- Camping equipment (optional). Some people camp along this trek, while other people stay in the accommodation. Camping brings with it more freedom and more isolation, but it also means more to carry, especially if you’re cooking your own meals. But if you are camping, you should ensure all of your gear is lightweight, high-quality and reliable. If you want to cook en-route, you’ll need cooking gear. You can snack on one of the Freeze-Dried vs Dehydrated Backpacking Meals.
Where Should I Sleep On The Coast to Coast? What Are My Accommodation Options?
Though camping is indeed an option, the vast majority of hikers sleep in indoor accommodation en-route. These accommodation options offer a warm shower and a comfortable bed after hours of walking, and also bring you closer to the people, heritage and history of the region.
Accommodation options include hotels, guesthouses, hostels, bed and breakfasts and plenty more, so you’re never short of places to rest your head. Though we can’t list them all, here are some of the best places to stay while you’re tackling the Coast to Coast:
- Black Sail, Ennerdale Bridge (https://www.yha.org.uk/hostel/yha-black-sail): one of the most remote hostels in Britain, it doesn’t get much more rural than this. If you want peace and tranquillity in the middle of nowhere, this is the perfect place. Yes, you’ll sacrifice a few conveniences, but this somehow seems like the perfect overnight stay for a trek like this one.
- The Old Water View Hotel, Patterdale (http://oldwaterview.co.uk/). This offers a little more class and elegance than most other accommodation options on this list. This hotel has been serving travellers for over 100 years, so they know how to do it properly. Patterdale itself is a charming place to stay, with plenty of beautiful views.
- Brookfield House, Shap (http://www.brookfieldshap.co.uk/). A wonderful little bed and breakfast, this place is hospitality personified. The woman who owns the bed and breakfast is so kind and helpful – this is a real slice of a traditional bed and breakfast hospitality heaven.
- Keld Lodge, Keld (https://www.keldlodge.com/). Once a hostel, this lodge has now been restored into something a little more classy. That said, it has still kept its charm, with wonderful views, excellent hospitality, and a great location.
- Dales Bike Centre, Fremington (https://independenthostels.co.uk/members/dalesbikecentre/). Nestled in a tiny little village, this hostel is situated in the best cycling area in Yorkshire. Outdoors enthusiasts of all descriptions come here, making it a great place to hobnob with other exercise aficionados.
- Bransdale Mill Bunkhouse, Bransdale (https://independenthostels.co.uk/members/bransdalemillbunkhouse/). This has charm oozing out of every fixture and fitting. This 18th Century Grade 2 listed watermill has been transformed by the National Trust into a beautiful bunkhouse. With a log burner, flagstone doors and wooden beams, this is a really traditional place to get a good night’s sleep.
- Victoria Hotel, Robin Hood’s Bay (https://www.victoriarhb.com/). Excellent location, excellent views and a little more comfort and luxury than most other offerings on this list, this hotel is the perfect place to end your trip. The coastal views from the pub bring into focus what you’ve achieved, providing the perfect location and context to bask in the pride of knowing you’ve walked all the way from one coast to another.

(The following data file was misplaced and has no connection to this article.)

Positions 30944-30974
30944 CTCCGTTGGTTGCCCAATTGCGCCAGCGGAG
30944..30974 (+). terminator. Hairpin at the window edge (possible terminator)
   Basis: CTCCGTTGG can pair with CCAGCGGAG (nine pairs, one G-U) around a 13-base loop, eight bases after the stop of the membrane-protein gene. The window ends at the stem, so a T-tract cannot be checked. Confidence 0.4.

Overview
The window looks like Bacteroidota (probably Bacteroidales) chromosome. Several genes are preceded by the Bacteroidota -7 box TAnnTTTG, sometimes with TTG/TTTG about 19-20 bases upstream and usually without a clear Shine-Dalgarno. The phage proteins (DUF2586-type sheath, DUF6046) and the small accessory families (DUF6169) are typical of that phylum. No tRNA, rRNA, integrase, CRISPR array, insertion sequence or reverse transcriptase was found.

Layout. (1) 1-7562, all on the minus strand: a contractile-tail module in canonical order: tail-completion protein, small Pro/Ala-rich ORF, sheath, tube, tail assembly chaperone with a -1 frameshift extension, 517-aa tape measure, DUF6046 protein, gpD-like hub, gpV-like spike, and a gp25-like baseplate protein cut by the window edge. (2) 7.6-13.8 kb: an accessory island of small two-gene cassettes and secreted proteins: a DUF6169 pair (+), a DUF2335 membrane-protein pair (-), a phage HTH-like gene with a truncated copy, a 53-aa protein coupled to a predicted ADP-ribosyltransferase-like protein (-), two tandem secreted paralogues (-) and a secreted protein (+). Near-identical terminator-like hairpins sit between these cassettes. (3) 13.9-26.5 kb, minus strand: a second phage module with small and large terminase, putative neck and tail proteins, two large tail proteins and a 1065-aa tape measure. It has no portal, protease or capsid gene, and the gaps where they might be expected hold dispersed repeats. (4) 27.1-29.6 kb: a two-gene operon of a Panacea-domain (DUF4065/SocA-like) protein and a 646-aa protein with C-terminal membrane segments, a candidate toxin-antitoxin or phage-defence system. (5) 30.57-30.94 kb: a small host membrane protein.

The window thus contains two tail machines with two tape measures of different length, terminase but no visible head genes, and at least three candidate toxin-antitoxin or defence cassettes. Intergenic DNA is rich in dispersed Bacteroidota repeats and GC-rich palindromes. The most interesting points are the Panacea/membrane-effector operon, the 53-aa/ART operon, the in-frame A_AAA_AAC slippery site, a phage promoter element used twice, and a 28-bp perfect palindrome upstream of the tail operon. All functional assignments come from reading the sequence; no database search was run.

Are There Places To Eat And Drink Along The Way?
Because it’s a diverse walk, there’s a plentiful selection of varied food and drink. You can eat the best of local produce in pubs and restaurants, or you can snack from shops. Yes, there are stretches where you won’t find food for perhaps a full day, but these are few and far between – and they’re more common on the western part of the walk.
As long as you make sure you always have enough snacks to last for a full day of hiking, you’ll never starve. When you encounter a shop, stock up (if you’re not already sufficiently stocked!). Enjoying the food and drink along the way actually provides one of the best pleasures of the Coast to Coast.
The north of England has a fantastic pub culture, so you’ll stumble across many cozy pubs offering traditional welcomes, fresh beer, and delicious food. Here are a few essential meals and morsels you should try along the way:
- Cumberland Sausage: perhaps the UK’s best sausage, no trip to Cumbria can be fuelled without a traditional link of the stuff. While you’re on the western part of the walk, seek some out.
- Fish and chips! It’s a coast to coast walk. Say no more.
- Kendal Mint Cake: an indulgent and unusual treat made of basically no more than sugar and mint. It’s decadent and mouth-numbingly sweet, but really tasty – and perfect junk-food fuel for a hiking trip.
- Yorkshire pudding: you’ll be eating at plenty of pubs. And pubs do the best roasts. For the best Yorkshire Puddings, get yourself a roast in a Yorkshire pub on the eastern side of the walk.
- Real Ale: Britain brews some of the best beer in the world. Use this trip as an excuse to try some great traditional ales!
The Coast to Coast walk is rightly known as one of the best in the world. Traversing the entire width of this part of England brings you into close contact with jaw-dropping nature, wonderful wildlife, incredible food and drink and some of the world’s nicest people. Check out our post on what to eat on the Coast to Coast Walk for more information.
Other long-distance walking routes in England:
By embarking on this walk, you’re joining legions of people who’ve followed in Wainwright’s footsteps. Along the way, you’ll see why it’s such a popular trek… you’ll just wish you’d done it sooner!
You may also want to read our What Should I Know About the Coast to Coast Walk? post and our post on planning for the C2C before embarking on your journey.
It is my grandparents fault. They took me camping every year from the age of three, and hiking was simply walking up hills! He would be surprised now to hear of wild camping – for him living in Scotland – he just pitched up and camped. I don’t think he paid for a campsite in his life.